(I realize that some of those might not be appropriate for your situation.)

Strength Informs Power

I'm not a big fan of kipping pull-ups. They seem to me to be a diversion from my goals of strength, power, and flexibility. They require all those things, but I think they're too risky for shoulder health, and they don't seem to develop those qualities as efficiently as other methods. (Though if I were a gymnast, I'd be singing a different tune.) I think that instead of developing power, kipping pull-ups would develop strength-endurance and work capacity.

I think that the surest path to upper-body pulling power would be to get strong as hell. Power is a function of strength, after all, so getting stronger will usually automatically make one more powerful.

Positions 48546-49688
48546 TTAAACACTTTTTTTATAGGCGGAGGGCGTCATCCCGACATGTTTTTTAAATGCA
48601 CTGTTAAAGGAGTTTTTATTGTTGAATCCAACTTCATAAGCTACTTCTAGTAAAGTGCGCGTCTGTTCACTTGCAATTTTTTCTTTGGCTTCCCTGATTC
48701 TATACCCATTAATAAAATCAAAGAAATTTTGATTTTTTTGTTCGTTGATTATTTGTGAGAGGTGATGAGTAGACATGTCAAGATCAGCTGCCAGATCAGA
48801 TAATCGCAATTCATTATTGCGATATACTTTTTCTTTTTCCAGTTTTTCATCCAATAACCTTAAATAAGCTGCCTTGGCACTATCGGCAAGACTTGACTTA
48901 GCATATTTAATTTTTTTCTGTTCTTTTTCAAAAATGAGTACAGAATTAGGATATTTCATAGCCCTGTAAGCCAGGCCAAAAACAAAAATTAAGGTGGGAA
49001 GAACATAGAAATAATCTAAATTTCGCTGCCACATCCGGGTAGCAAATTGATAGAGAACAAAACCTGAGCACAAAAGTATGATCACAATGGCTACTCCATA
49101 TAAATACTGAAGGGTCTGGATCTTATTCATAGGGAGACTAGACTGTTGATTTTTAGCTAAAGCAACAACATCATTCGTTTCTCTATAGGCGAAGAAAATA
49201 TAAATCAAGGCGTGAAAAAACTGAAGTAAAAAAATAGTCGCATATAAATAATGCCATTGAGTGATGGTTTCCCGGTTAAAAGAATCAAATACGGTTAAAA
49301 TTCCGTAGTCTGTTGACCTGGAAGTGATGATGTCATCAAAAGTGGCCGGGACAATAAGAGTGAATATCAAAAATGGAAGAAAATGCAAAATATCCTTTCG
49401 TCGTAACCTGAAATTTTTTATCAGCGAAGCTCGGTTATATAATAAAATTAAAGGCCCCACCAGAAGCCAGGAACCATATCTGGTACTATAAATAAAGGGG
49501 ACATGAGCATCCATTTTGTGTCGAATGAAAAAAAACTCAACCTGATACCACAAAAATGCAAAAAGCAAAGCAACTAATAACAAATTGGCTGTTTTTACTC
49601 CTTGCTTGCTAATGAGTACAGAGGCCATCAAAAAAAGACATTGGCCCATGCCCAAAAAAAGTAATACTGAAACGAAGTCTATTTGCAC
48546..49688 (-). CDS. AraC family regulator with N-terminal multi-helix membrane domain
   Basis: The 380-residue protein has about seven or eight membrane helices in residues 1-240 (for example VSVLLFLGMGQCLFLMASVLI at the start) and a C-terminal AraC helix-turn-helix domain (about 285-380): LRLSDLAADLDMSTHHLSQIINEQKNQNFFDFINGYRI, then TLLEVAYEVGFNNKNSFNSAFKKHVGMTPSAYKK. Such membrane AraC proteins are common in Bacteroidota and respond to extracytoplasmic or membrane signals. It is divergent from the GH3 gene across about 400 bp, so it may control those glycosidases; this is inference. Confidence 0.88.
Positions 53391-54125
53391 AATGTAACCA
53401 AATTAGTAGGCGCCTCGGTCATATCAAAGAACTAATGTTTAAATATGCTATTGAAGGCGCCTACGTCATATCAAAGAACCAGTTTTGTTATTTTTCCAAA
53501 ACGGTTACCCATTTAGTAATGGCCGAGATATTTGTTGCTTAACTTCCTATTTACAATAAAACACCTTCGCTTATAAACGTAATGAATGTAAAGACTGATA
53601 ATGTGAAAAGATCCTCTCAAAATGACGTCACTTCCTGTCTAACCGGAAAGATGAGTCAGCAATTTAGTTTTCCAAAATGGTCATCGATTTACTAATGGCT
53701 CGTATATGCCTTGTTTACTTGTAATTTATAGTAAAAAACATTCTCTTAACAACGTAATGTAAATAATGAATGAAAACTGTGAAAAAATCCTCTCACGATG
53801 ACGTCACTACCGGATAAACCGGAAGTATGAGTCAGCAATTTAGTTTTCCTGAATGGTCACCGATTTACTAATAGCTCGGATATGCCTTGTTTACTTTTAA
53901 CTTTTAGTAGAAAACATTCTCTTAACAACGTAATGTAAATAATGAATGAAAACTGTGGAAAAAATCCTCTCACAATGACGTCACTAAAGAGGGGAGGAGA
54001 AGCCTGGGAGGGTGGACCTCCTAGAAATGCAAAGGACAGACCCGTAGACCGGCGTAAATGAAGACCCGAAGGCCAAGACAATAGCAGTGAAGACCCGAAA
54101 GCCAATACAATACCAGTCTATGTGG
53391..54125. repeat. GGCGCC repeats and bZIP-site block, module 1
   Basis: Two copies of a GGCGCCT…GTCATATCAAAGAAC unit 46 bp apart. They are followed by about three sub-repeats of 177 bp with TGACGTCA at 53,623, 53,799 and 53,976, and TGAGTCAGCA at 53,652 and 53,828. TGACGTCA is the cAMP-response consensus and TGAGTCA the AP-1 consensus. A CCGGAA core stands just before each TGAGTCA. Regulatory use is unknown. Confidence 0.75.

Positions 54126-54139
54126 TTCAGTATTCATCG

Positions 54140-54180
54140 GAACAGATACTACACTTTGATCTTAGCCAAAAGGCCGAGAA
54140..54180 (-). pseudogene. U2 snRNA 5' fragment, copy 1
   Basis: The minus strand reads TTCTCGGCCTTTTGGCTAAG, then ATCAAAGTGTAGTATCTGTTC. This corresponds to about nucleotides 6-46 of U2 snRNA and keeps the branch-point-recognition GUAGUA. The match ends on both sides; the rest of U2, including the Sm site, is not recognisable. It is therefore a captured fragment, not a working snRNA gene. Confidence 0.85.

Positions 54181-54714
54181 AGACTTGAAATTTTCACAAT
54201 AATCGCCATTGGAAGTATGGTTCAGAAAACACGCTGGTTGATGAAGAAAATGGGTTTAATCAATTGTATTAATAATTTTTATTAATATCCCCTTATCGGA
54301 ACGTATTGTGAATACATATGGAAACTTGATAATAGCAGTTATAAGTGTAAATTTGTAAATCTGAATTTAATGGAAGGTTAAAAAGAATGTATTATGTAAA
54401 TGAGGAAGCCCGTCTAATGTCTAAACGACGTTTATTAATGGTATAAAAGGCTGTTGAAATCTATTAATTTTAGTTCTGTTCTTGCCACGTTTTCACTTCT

All the methods listed above would apply to a strength-oriented approach, but so would working up to one-arm chins, as well as weighted pull-ups.

I made the mistake of switching from high-volume chin-ups and pull-ups (something like 3 sets of 12-15) to low-volume weighted chins (3 sets of 3-5 reps with 25-60 pounds extra). Once I work back up to 15 chins in a row, I'm going to add weighted chins as a supplement, not a replacement: 2 sets of 12 to 15 reps unweighted, 1 set of 7 to 10 reps with weight.

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Thanks, you've mostly confirmed what I already thought - many of the things you mentioned are on my list of "to-get" (actual room for muscle-ups, rings, rope to climb). I also agree with you on kipping pull-ups, it was just a thought (but I'm glad I had the sense to ask about it here). As far as sport-specific goes, I rock-climb, but that's not my main motivation. –  VPeric Aug 29 '12 at 20:26